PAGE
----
Personally I believe that every serious practitioner spends much of their time working and training to kinesthetically solve or resolve issues with the answer to this equation as set forth by the tolerances of the principles of their art form to the compliance tensor equation in real time.

Solving the compliance tensor equations in real time requires you to leave the present moment and this is exactly my point. Yin and Yang, Five Element Theory, so on and so forth are simply gross ambiguities that may only make sense when applied to a very “specific equation” relative to a snap shot in time, I say that because the reality is constantly changing as you move and train.

Yes we can apply a Qin-na technique to a joint and watch it dislocate that joint in real time and say here is your real time answer to the compliance tensor for that joint of that person with that movement. At the same time as a practitioner, how do you notice, develop, refine, and train to make real and reproducible results at the highest level?

The method is not the truth once you get the feeling get rid of the method. At the same time I believe the same mindset, the close attention to details “as if” one were methodically solving the compliance tensor equation could be a good model or method. I would say go read about compliance tensor and Hooke’s Law and see if this doesn’t give you some idea of what the ambiguity of Qi flowing might really mean. Look at the vectors of force and how eccentric muscle movement and connective tissues spring to life. Look into the ways stress and strain can be directed and redirected to distort or load a system. Look back to your practice and see if the compliance tensor equation gives you any depth to how and why you train.

Tuesday, May 10, 2011

Gongfu Practice: Role, Design, and Value

The value of one’s practice or, importance it seems to merit can vary tremendously. What is important to one person can be vastly different to another. Now here is the catch, often times the value of a practice cannot be fully understood until much later, and only then, when viewed from another space and time in comparison.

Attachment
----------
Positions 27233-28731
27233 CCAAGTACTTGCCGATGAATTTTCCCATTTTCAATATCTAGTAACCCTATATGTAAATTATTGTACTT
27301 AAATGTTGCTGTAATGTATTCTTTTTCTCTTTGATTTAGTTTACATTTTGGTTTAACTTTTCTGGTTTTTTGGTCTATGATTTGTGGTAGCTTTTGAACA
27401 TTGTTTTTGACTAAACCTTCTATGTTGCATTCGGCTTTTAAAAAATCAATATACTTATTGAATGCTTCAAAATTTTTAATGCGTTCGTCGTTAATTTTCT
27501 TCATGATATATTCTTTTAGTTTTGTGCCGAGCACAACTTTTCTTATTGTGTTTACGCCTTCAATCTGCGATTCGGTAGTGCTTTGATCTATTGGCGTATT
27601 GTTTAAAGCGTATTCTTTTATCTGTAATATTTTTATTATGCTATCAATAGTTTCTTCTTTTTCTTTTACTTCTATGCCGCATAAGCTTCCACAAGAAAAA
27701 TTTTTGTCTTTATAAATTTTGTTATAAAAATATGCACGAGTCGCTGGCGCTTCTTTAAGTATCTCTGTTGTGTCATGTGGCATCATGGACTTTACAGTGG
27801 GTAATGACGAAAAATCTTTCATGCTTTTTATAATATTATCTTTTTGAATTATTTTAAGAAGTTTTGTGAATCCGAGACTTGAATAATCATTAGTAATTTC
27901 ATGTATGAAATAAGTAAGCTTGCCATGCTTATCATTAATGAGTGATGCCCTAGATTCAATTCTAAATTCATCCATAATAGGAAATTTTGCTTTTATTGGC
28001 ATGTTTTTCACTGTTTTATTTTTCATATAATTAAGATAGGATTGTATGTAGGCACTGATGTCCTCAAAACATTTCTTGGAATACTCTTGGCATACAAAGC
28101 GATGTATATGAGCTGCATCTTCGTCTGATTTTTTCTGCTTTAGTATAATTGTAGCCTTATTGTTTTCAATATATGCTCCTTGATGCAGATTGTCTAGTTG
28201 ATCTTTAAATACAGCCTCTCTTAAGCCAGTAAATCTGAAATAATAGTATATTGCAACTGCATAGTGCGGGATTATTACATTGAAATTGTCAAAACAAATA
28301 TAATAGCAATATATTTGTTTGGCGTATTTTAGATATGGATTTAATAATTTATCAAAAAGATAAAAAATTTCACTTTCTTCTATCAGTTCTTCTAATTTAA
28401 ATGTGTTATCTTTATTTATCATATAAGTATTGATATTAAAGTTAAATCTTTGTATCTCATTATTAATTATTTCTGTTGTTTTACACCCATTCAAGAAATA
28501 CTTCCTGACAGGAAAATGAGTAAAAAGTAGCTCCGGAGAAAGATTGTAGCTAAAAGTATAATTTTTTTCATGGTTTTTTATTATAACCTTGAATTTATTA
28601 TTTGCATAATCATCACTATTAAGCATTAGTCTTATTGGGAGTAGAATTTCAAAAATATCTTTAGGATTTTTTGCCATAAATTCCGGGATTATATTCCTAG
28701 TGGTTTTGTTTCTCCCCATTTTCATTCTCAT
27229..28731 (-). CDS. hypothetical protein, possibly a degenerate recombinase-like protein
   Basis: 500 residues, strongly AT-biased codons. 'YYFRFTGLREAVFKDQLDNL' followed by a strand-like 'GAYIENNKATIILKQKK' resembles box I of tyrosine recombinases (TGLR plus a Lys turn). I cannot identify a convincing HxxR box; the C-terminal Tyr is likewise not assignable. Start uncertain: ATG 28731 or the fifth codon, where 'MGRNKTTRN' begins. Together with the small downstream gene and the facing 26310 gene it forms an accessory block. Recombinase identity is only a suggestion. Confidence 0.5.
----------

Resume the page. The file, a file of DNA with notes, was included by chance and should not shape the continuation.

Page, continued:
The equation of “Benefits - Costs = Value” is such a personally subjective concept, can it even be rationally understood at any given moment? Then imagine trying to understand the viewpoints of the multitude of long and short term moments all coming together as if they were facets of some larger design. Pictures of glimmering gems. Gems that could have been, simply pieces of glass shining in the afternoon sun. So, what does any of that really mean when it comes down to your gongfu practice?

In Wujifa the seemingly ordinary is often practiced for long periods of time. “Refining the ordinary until they become extra-ordinary” is a common saying. Depth is discovered both in a moment and over time.

“One’s heart is like one’s energy, they cannot be measured directly, only viewed through their actions to which they abide.”

Value is like beauty, and so it is with Wujifa and gongfu. Watching someone practicing Zhan Zhuang can be like watching a concrete pylons in the hot dessert sun in some forgotten parking structure of what pretended to be a life once upon a time. Watching someone first hand experiencing the gongfu of zhan zhuang can also be as if in the presence and majesty of a might redwood connecting, reaching forth, as one discovers it’s place between earth and sky.  How can it be that both can share such a different experience? How can something as simple as standing around have such different processes? How does one place valve on one process or discard another?

“A rut serves its purpose when one finds himself ankle deep in the mud.”

A Buddhist friend tells me “leave them alone, its fine as it is…” The meaning being that there is a lesson to be taught in what there is to experience. Take away the experience and the perfect lesson may also be lost. Understand that your quest may take you years to uncover, and the pointlessness only understood once you wash the mud off of your feet.

It seems there may be an unseen role, design, and value in what is happening that may not always be readily understood outside the moment. Understanding is a process of doing, and experiencing. Knowledge is not mere data, or methods gathered. Yes, methods and data can “artfully” point a direction. In direction there are some seemingly meaningful equations, in which the value is often simply a formulation of subjective understandings at that given moment in time. Growth is full of transformations.

What do you stand for?